Solidarity Day 1981: 250,000 March on Washington

We are willing to bet that a larger proportion of Labor Notes readers marched on Solidarity
Day than of any other publication in America. But for those of you who couldn’t go, here’s an
idea of what it was like.

On the way into town Friday evening, you saw hard hats with local union numbers displayed
on the back shelves of cars. Everywhere you looked there were blue caps, union Tshirts
and jackets. In a country which prides itself on lacking class distinctions, for once the
pride was in being workers and opposing the rich.

The tone of the march was not so much militant as excited, even joyous….The comment
over and over was, “Can you believe this?” Nobody was disappointed…

Several people who carried Labor Notes’ “Honor Patco’s Picket Lines” signs told us that
well-wishers, mistaking them for air traffic controllers, kept coming up to shake their hands.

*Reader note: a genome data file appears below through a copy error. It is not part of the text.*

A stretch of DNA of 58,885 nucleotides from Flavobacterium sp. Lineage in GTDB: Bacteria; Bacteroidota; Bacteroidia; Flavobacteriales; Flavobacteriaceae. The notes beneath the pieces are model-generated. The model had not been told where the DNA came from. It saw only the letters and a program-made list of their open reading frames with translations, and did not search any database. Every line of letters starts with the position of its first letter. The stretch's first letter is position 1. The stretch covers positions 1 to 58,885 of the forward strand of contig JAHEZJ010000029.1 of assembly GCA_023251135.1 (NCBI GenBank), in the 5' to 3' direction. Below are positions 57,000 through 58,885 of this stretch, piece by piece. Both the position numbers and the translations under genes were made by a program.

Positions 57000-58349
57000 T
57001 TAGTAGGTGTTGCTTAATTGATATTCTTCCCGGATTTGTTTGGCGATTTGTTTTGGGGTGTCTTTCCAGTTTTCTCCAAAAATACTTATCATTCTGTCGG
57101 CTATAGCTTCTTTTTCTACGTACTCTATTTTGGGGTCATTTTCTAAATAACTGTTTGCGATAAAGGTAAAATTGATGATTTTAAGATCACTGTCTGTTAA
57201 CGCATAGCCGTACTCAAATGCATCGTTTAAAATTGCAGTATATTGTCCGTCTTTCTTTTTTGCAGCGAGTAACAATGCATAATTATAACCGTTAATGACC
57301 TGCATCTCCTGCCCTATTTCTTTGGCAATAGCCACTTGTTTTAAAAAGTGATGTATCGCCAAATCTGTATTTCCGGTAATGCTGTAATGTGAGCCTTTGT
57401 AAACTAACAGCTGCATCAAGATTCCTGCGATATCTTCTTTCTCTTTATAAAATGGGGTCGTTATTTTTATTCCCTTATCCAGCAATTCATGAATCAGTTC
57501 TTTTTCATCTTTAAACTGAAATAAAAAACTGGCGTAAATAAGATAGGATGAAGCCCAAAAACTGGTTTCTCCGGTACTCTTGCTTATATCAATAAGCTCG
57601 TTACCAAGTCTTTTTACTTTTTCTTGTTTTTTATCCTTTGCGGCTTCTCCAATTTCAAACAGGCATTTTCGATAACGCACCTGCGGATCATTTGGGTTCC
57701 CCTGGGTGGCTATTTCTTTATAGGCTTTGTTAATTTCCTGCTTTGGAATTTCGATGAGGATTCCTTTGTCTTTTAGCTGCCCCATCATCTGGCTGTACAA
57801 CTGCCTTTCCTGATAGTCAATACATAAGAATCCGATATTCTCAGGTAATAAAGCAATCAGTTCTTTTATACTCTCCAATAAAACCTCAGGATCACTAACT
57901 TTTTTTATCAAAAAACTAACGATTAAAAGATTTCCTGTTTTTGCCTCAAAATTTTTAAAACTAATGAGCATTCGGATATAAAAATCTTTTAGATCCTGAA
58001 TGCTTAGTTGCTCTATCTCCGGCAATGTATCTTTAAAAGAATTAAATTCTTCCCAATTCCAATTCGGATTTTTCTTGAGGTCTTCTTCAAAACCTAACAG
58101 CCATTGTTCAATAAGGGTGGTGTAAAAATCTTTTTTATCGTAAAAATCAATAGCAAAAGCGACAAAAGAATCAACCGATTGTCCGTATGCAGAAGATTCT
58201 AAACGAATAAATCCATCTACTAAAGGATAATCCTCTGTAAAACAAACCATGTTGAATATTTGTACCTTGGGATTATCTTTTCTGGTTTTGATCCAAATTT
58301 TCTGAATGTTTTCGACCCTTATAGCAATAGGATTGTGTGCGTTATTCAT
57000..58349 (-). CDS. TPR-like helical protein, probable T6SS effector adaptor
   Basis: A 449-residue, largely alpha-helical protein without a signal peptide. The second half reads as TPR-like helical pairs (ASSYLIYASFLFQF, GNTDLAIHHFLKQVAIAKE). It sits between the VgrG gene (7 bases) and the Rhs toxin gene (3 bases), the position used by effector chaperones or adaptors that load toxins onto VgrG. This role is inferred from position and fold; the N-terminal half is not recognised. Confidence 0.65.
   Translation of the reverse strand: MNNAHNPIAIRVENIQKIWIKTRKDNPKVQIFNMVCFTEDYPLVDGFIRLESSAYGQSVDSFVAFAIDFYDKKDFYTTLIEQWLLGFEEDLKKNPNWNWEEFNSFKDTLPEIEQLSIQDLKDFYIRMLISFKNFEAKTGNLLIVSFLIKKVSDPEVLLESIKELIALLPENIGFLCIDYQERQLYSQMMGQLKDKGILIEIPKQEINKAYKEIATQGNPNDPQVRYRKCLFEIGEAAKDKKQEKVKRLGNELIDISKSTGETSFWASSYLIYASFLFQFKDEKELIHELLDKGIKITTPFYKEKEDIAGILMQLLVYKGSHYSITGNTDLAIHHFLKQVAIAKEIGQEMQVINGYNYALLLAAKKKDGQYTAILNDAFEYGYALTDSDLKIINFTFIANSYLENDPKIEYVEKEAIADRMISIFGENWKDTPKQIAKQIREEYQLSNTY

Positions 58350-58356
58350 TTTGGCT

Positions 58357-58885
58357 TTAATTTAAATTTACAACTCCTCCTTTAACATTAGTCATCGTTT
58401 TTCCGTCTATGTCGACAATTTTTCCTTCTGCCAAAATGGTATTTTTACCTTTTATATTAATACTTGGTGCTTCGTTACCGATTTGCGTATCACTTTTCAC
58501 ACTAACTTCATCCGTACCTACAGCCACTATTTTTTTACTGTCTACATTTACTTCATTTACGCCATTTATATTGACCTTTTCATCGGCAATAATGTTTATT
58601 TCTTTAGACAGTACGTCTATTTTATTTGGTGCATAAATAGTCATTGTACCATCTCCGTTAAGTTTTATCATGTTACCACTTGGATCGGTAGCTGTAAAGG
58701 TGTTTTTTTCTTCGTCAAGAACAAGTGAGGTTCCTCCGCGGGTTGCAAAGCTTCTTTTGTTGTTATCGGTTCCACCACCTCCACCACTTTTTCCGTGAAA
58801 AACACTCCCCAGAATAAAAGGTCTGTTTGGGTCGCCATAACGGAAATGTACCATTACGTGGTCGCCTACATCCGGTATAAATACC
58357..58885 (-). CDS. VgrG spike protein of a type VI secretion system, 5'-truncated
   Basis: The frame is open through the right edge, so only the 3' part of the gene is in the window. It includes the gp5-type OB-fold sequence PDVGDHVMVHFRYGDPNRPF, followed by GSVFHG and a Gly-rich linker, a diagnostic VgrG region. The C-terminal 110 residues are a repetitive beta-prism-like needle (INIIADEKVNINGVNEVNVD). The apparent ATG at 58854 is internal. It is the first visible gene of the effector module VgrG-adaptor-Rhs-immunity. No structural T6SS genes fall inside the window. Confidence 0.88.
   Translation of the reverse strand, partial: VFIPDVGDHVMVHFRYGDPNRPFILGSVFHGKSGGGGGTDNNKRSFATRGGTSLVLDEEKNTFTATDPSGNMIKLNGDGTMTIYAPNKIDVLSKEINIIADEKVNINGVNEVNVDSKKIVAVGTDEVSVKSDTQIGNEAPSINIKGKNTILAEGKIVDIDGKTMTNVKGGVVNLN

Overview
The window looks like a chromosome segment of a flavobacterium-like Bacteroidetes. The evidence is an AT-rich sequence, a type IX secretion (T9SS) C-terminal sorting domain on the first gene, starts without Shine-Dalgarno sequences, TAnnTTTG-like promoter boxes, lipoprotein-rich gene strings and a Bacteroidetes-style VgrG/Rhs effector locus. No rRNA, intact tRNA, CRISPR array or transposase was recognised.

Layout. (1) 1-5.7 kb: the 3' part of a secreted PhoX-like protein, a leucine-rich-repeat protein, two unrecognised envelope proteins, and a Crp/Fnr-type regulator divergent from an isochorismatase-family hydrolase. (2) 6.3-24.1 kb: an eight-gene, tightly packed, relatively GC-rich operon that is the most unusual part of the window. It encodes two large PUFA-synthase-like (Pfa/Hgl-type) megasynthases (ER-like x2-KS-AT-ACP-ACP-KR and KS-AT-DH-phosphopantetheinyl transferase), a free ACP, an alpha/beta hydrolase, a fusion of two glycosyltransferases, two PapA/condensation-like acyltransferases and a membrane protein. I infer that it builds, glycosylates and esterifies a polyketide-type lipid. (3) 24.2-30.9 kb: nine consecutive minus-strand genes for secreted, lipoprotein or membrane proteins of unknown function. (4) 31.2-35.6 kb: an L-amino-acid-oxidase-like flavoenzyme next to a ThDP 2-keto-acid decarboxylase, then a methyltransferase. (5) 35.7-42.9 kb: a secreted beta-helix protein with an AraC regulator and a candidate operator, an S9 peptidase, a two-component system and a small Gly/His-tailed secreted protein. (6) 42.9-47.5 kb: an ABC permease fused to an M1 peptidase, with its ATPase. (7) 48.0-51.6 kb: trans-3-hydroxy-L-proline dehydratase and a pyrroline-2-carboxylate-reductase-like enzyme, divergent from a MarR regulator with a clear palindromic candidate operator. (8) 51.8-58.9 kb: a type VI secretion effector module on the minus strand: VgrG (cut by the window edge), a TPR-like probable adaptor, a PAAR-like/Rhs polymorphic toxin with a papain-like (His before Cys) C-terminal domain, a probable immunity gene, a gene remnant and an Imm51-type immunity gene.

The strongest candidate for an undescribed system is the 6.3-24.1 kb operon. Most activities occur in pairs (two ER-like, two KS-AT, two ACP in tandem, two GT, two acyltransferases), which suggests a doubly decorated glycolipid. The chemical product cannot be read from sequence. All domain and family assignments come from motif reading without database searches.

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The PATCO contingent was noticeable for the involvement of wives and children…
The march was in sharp contrast with the AFL-CIO’s traditional lobbying presence in
Washington. Whether George Meany turned over in his grave we can’t say.

But the march certainly carried a message to the halls of Congress and the White House.
We don’t think Reagan really believes, as he claims, that Simon and Garfunkel have more clout
than the labor movement.

But the more important message might have been the one the labor movement sent to
itself. We may have been asleep, it said, but we can wake up.

A version of this article appeared in Labor Notes #366, September 2009. Don't miss an issue, subscribe today.